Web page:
Never won a major. That's like a baseball player who can't hit in October. "I had my chances," Barber says. "I could've won 'em all."
During his two decades of trying, Barber became an inside joke. The players loved him. Week to week, he was good for a laugh. He was the Mysterious Mr. X, not only for his secretive manner but also because he kept turning up in out-of-the-way places, usually by himself or on the track of a good-looking woman. X was a bachelor. "He had money, a nice car, and people knew who he was," says January. "He played it to the hilt."
"One night I saved his life at Condon's," says Rosburg. "X was over in a corner, eating by himself, and the next thing we knew, he was facedown in the plate. He had taken some pills for his hay fever and passed out. I always say I saved him from drowning in his linguine."
People joked that Barber's hair fell out when he was in his 20s, from worrying about golf. He didn't care. He'd spot an attractive female fan, and he'd doff his cap. "Put your hat back on, Miller," January would yell. "Put the hat back on." In the locker room, guys with thick manes would pat Barber's smooth top. "Looks good, X," they'd smirk.
Surreptitiously, Barber bought a toupee. It's easy to visualize him putting it on, patting down the edges and nodding in satisfaction. Rosburg was waiting for Barber in a restaurant one day when he felt a tap on his shoulder. He turned around and saw a stranger. He thought he'd been mistaken for someone else. Then he felt another tap and turned around to see the same stranger, who said in an unmistakable, high-pitched whine, "Rossie, it's me. It's X. It's X."
His ungainly swing aside, Barber's fighting the odds every time he walks on a course. He still carries a large satchel—"my shaving kit"—that contains all the tablets, capsules and sprays needed to control his sneezing, his watering eyes and nose. "I'm just runnin' like a faucet, like a faucet," Barber always says whenever anyone asks him how he's feeling.
"He probably lost a lot of tournaments because of the hay fever," says Rosburg in all seriousness. "One year he was tied for the lead at Orlando and he started sneezing on the 72nd tee. He grabbed a pill—his last one—and when he went to take it, he sneezed again and it popped up in the air and fell into a lake. Now he was really stuck. He topped his tee shot, bogeyed the hole and lost the tournament by a shot."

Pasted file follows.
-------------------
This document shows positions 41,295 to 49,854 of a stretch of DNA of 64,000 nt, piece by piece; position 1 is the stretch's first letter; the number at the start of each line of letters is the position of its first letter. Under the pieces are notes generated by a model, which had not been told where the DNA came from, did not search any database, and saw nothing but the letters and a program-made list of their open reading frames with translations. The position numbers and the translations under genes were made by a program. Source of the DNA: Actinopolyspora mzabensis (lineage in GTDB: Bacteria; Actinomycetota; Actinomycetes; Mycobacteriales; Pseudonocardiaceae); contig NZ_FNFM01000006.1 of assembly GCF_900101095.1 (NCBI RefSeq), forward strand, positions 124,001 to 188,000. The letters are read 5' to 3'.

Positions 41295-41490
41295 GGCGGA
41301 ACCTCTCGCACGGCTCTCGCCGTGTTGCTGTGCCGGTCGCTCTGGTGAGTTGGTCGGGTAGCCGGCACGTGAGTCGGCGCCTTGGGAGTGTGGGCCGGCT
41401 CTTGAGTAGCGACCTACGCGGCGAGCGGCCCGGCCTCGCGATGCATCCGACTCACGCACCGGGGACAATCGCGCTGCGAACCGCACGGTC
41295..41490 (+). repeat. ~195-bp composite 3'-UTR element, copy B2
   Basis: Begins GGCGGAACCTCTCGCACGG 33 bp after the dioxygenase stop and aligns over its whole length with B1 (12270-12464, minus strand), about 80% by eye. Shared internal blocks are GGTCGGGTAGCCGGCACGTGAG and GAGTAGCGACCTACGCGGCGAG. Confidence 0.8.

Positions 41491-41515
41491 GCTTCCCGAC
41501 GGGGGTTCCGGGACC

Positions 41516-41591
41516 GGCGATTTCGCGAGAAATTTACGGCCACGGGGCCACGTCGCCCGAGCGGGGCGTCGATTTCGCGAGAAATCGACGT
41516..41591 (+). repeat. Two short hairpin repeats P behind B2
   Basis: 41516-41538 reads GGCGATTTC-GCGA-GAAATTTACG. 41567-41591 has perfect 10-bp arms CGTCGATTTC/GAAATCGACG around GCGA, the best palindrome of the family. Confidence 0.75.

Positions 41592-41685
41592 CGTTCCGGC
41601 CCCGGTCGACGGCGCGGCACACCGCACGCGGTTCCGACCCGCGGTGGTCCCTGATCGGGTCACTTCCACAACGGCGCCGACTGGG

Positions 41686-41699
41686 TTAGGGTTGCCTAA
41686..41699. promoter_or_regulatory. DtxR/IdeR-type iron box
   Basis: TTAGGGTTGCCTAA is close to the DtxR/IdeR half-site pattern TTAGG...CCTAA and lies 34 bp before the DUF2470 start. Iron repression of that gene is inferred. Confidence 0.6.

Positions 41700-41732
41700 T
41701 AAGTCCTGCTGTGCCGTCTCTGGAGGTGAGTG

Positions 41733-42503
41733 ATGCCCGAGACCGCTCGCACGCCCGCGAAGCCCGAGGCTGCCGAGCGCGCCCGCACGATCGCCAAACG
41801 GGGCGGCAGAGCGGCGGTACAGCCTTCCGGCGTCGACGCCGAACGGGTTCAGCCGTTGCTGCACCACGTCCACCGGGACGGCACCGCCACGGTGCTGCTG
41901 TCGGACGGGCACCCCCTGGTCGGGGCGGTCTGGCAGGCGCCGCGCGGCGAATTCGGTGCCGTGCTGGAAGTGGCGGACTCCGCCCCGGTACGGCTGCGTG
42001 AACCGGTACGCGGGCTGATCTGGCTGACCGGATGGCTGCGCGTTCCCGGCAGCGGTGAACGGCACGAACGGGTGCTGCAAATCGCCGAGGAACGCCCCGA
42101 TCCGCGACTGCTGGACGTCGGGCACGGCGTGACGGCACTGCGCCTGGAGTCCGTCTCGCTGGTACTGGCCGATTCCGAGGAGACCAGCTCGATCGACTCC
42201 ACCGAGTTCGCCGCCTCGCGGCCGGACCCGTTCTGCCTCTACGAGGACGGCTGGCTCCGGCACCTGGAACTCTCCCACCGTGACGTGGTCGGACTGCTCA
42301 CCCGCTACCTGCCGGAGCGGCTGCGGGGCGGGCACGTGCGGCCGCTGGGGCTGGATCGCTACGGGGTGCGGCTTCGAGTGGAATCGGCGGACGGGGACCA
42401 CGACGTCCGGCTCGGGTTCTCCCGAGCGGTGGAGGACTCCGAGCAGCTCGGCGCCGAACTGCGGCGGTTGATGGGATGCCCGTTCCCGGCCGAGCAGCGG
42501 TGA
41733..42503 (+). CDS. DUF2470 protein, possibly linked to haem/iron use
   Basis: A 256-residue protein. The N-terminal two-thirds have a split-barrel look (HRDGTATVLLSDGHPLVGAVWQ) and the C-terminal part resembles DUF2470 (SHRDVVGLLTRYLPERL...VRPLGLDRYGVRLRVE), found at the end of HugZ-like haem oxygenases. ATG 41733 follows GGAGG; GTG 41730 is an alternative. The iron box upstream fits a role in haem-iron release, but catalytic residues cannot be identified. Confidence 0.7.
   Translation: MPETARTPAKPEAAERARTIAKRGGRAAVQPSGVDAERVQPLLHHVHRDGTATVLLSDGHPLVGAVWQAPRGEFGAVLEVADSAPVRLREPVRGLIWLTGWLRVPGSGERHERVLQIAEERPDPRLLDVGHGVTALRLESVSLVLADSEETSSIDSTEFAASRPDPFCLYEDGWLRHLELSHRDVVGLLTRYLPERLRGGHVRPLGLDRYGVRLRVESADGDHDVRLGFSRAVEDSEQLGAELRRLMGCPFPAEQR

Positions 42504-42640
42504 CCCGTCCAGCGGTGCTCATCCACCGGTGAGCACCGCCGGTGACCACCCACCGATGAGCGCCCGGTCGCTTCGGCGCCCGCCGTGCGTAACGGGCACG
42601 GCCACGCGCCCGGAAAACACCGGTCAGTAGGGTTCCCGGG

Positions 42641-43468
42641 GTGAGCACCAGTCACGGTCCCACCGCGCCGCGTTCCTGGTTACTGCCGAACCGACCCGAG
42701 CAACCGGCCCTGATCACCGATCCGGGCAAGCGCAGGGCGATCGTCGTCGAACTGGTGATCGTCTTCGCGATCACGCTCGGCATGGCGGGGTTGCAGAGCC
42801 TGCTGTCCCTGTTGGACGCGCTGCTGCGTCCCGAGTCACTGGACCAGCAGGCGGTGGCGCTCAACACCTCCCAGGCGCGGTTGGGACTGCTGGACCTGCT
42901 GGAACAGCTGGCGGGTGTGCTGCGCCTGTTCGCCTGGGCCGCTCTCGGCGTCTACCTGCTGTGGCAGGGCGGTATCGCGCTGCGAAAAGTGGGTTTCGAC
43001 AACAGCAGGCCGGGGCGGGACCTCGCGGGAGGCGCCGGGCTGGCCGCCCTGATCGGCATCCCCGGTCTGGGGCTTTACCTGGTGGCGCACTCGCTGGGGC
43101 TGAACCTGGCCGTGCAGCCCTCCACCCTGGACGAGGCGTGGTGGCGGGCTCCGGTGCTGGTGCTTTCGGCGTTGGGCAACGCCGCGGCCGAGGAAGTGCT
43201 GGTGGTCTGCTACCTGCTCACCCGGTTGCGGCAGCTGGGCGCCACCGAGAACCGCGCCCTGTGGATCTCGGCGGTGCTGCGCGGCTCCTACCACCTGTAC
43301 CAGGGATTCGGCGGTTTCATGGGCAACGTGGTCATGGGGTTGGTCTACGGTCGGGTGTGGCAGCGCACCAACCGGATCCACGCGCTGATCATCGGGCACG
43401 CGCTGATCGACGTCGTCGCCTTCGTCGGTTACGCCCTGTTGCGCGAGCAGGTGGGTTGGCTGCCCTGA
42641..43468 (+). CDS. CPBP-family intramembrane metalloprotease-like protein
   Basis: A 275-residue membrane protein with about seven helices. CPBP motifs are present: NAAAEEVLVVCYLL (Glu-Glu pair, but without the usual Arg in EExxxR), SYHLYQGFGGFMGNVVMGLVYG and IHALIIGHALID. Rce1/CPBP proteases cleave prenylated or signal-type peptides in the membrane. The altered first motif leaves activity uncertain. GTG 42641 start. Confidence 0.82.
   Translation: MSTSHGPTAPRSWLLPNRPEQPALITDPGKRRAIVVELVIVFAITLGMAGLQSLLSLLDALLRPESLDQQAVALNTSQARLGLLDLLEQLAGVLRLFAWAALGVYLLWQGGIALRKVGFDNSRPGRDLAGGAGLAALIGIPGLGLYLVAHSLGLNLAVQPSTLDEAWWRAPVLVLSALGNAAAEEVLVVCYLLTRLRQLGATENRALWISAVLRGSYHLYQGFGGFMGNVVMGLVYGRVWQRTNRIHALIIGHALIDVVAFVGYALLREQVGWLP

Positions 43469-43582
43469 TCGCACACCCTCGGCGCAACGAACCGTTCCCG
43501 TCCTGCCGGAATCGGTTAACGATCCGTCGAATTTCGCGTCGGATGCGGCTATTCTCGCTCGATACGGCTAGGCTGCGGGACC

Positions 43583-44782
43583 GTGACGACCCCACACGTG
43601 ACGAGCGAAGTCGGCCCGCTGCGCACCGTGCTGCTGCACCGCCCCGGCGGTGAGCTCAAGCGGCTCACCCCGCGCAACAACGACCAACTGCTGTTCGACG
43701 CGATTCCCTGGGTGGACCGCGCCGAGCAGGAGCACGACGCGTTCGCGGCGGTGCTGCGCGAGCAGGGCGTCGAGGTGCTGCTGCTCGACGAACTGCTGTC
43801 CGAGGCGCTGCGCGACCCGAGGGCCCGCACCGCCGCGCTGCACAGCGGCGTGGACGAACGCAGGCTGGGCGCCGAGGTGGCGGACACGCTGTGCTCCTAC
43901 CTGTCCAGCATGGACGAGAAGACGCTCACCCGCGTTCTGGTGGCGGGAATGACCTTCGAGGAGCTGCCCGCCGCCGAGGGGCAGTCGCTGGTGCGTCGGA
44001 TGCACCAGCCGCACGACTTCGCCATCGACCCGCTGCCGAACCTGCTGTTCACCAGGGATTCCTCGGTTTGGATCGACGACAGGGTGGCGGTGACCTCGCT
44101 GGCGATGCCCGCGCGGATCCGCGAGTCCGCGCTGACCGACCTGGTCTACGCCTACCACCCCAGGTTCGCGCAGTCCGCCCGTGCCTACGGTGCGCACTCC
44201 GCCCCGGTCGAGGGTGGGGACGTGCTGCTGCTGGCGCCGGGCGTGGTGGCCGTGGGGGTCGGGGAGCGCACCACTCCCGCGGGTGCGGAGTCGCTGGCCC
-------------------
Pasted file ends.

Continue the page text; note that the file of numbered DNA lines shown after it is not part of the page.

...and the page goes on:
Says Crenshaw, "X thinks of himself as a walking disaster. He says, 'I look in the mirror in the morning, and there staring at me is the face of adversity.' Everything happens to X. I think he carries a snakebite kit in his satchel. He's always calling out for help—from a doctor, a tournament official. It's amazing. We kid him about his exclamations. They sound like they came from a comic book: Blam! Blooey! Blip! One year we're playing a practice round for the PGA, and three of us are up on the green and there's no X. Where's X? Finally, here he comes, talking to himself. Back in the rough, an elderly man had fallen over dead right next to him. X told us, 'He fell over dead, blip! Just like that, blip!' "
On an airplane, Barber would confidently tell the other players how smart he'd been to arrange for a courtesy car to meet him in the next tour town. "Got to think ahead," X would say. Then at the airport, as the other players pulled away in cabs or rental cars, Barber would be standing morosely, his bags piled up around him, muttering to himself as he waited for his car.
Then there were his sayings. If he missed a putt, X would cry out, "I had a nerve snap," or in self-reproach, "I just had to stab it." If he was playing a practice round against some young guys and an opponent made a bogey on a crucial hole, X, always the Arkansas fan, would call out gleefully, "Fumble, and the Piggies recover on the 10-yard line." Of course, after X finally got married at 39, the guys roared when they learned that his wife, Karen, had a pet name for him: "Precious."